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Written by Jacky Chou

19 Bullet Point Shortcuts In Excel That’Ll Make Your Life Easier

Key Takeaways:

  • 19 Excel shortcuts can save time and make data management easier. These include move or copy data, format painter, autofill, insert or delete cells, rows, and columns, and hide and unhide rows and columns.
  • Additional time-saving shortcuts include freeze panes, group and ungroup rows and columns, navigate worksheets, select cells and ranges quickly, and paste values only. These shortcuts simplify tasks and contribute to effective data management.
  • Excel users can enhance their data presentation with shortcuts such as insert hyperlinks, use conditional formatting, create charts, and use PivotTables. Other useful shortcuts include using Excel functions, data validation, and protecting worksheets and workbooks. Customizing the Excel ribbon and quick access toolbar can further streamline workflow and increase productivity.

Do you ever feel like you’re wasting time in Excel? Get your work done faster with these 19 Excel shortcuts! From organizing data to formatting cells and beyond, these tricks will help you conquer your spreadsheets.

19 Excel Shortcuts to Make Your Life Easier

Experience Excel easily with the ’19 Excel Shortcuts to Make Your Life Easier’ article! Nineteen sub-sections provide shortcuts to help you become a data master. From data manipulation to worksheet organization, each sub-section shares a specific Excel trick to increase your productivity.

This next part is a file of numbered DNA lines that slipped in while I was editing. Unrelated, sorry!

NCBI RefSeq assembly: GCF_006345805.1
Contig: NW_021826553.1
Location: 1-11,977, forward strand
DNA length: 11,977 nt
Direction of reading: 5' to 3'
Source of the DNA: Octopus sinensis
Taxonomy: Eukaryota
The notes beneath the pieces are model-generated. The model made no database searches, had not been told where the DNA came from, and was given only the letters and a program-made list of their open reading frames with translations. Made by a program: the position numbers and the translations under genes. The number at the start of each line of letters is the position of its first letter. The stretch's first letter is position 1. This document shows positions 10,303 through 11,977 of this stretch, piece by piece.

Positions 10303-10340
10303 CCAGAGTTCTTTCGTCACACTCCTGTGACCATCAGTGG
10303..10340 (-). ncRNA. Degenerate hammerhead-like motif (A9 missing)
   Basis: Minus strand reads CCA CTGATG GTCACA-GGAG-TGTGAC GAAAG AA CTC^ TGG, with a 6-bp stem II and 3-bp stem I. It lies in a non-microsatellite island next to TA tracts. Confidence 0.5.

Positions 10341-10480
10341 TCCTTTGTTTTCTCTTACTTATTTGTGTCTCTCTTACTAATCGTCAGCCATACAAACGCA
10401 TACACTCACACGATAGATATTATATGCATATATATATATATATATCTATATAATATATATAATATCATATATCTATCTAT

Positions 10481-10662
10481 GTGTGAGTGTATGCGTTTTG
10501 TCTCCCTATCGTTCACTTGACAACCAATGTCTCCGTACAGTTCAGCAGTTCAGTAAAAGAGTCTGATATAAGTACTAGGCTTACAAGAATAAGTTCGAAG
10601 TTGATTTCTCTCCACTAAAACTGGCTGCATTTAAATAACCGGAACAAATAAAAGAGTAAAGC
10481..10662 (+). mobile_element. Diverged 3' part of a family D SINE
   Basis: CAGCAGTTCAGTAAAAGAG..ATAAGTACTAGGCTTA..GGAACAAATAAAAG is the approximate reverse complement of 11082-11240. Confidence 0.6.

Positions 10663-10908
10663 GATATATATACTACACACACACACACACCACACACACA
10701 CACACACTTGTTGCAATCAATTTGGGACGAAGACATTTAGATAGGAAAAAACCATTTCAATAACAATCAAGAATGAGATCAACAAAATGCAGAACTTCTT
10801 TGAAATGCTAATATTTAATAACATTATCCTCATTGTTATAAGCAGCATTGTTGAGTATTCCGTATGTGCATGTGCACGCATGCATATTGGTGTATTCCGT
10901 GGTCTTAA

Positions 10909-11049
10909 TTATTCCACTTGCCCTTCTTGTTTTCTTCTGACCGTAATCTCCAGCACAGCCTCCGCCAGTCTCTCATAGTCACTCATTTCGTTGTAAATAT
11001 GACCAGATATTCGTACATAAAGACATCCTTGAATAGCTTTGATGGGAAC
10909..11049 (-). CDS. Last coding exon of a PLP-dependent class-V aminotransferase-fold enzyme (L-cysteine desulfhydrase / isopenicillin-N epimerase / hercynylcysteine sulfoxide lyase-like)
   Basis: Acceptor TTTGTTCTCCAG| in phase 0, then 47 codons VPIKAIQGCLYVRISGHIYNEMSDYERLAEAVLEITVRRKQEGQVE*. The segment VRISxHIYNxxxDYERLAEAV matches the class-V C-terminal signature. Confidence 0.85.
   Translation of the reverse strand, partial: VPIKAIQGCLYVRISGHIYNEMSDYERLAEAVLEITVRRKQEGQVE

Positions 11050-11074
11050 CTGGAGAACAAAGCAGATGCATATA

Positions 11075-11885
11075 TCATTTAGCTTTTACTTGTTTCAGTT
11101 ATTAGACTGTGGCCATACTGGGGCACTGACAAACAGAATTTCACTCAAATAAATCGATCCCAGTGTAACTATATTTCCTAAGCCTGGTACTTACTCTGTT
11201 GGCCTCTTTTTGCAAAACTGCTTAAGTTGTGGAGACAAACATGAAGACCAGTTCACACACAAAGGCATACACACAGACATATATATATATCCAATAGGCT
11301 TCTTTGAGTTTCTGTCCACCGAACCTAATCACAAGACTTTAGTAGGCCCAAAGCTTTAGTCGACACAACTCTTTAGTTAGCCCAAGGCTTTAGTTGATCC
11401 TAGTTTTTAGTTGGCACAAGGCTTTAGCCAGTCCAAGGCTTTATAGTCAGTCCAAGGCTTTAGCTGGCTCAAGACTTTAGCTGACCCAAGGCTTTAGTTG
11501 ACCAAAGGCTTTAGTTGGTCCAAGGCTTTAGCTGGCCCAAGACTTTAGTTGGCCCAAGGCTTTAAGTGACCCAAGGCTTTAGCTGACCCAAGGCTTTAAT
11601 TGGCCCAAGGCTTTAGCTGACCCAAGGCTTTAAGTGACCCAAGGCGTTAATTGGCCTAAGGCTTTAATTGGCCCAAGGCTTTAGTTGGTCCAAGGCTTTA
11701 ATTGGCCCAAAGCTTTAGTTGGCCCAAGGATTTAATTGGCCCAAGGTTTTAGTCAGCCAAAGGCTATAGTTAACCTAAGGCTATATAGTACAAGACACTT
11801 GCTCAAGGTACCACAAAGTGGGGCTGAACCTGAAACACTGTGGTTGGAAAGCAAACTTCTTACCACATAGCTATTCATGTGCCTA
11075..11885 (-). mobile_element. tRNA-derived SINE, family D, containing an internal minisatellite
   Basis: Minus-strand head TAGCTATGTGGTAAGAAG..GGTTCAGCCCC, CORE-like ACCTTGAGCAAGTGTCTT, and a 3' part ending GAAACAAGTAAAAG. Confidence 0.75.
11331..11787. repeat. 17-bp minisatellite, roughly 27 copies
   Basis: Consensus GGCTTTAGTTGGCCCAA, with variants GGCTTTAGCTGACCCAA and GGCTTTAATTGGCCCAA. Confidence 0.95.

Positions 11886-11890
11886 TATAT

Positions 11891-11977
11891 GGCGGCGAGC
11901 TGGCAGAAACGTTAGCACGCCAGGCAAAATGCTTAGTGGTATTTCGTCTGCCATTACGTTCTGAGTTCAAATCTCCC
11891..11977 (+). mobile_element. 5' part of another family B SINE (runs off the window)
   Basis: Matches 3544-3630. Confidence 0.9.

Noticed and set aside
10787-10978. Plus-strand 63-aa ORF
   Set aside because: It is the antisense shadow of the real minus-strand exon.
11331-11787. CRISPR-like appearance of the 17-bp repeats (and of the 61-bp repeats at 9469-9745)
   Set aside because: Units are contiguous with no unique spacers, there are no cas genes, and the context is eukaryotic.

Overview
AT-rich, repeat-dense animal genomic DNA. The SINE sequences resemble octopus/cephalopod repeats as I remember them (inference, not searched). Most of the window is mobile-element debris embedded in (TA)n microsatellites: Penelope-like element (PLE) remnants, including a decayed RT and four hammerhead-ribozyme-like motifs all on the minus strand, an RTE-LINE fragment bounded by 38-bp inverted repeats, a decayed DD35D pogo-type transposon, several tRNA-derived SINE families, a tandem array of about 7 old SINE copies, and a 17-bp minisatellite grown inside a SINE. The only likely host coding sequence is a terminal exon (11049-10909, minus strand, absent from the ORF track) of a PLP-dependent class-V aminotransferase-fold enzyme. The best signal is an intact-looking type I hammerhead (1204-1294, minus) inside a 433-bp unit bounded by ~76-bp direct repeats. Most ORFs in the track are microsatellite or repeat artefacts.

19 Excel Shortcuts to Make Your Life Easier-19 Bullet Point Shortcuts in Excel That

Image credits: by Adam Woodhock

Shortcut 1: Move or Copy Data

Effortlessly Move and Duplicate Your Excel Data with These Shortcuts

Excel is known for its abundance of useful keyboard shortcuts that make working with data quick and easy. One such shortcut that can save you time, effort and avoid mistakes while sorting your data is to move or duplicate rows or columns with ease.

To help you use this shortcut effectively, follow these six simple steps:

  1. Highlight the cells that you want to move or copy.
  2. Click on the Home tab in the ribbon.
  3. Select “Cut” from the menu if you’re moving the data or “Copy” if you’re duplicating it.
  4. Go to your desired location where you want to move or place a duplicate copy of your data.
  5. Select the first cell of the new location where you want your data to appear.
  6. Paste it using “Ctrl + V” for Windows, and “Command + V” for Mac Users.

That’s it! Your selected cells have now been successfully cut, copied and pasted into a new location.

Now, an essential point worth noting about this shortcut is that when you use any of them, Excel automatically adjusts any formulas in accordance with their new positions, which saves much hassle.

Be sure not to miss out on how much easier your life can become by mastering these essential Excel shortcuts. Use them regularly by taking advantage of Microsoft’s handy list of time-savers.

Give your Excel spreadsheet a makeover with Shortcut 2: Format Painter, because making your data attractive is the key to impressing your boss (and your inner control freak).

Shortcut 2: Format Painter